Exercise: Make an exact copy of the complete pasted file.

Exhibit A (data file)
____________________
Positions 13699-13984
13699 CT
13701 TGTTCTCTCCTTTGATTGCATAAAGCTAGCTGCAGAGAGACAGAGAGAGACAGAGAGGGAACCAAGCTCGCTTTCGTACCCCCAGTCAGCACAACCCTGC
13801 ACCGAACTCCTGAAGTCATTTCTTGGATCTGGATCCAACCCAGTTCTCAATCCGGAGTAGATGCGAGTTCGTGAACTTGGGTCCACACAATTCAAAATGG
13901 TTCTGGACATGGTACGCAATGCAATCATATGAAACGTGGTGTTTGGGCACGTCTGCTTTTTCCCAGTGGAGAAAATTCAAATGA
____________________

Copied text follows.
Positions 13699-13984
13699 CT
13701 TGTTCTCTCCTTTGATTGCATAAAGCTAGCTGCAGAGAGACAGAGAGAGACAGAGAGGGAACCAAGCTCGCTTTCGTACCCCCAGTCAGCACAACCCTGC
13801 ACCGAACTCCTGAAGTCATTTCTTGGATCTGGATCCAACCCAGTTCTCAATCCGGAGTAGATGCGAGTTCGTGAACTTGGGTCCACACAATTCAAAATGG
13901 TTCTGGACATGGTACGCAATGCAATCATATGAAACGTGGTGTTTGGGCACGTCTGCTTTTTCCCAGTGGAGAAAATTCAAATGA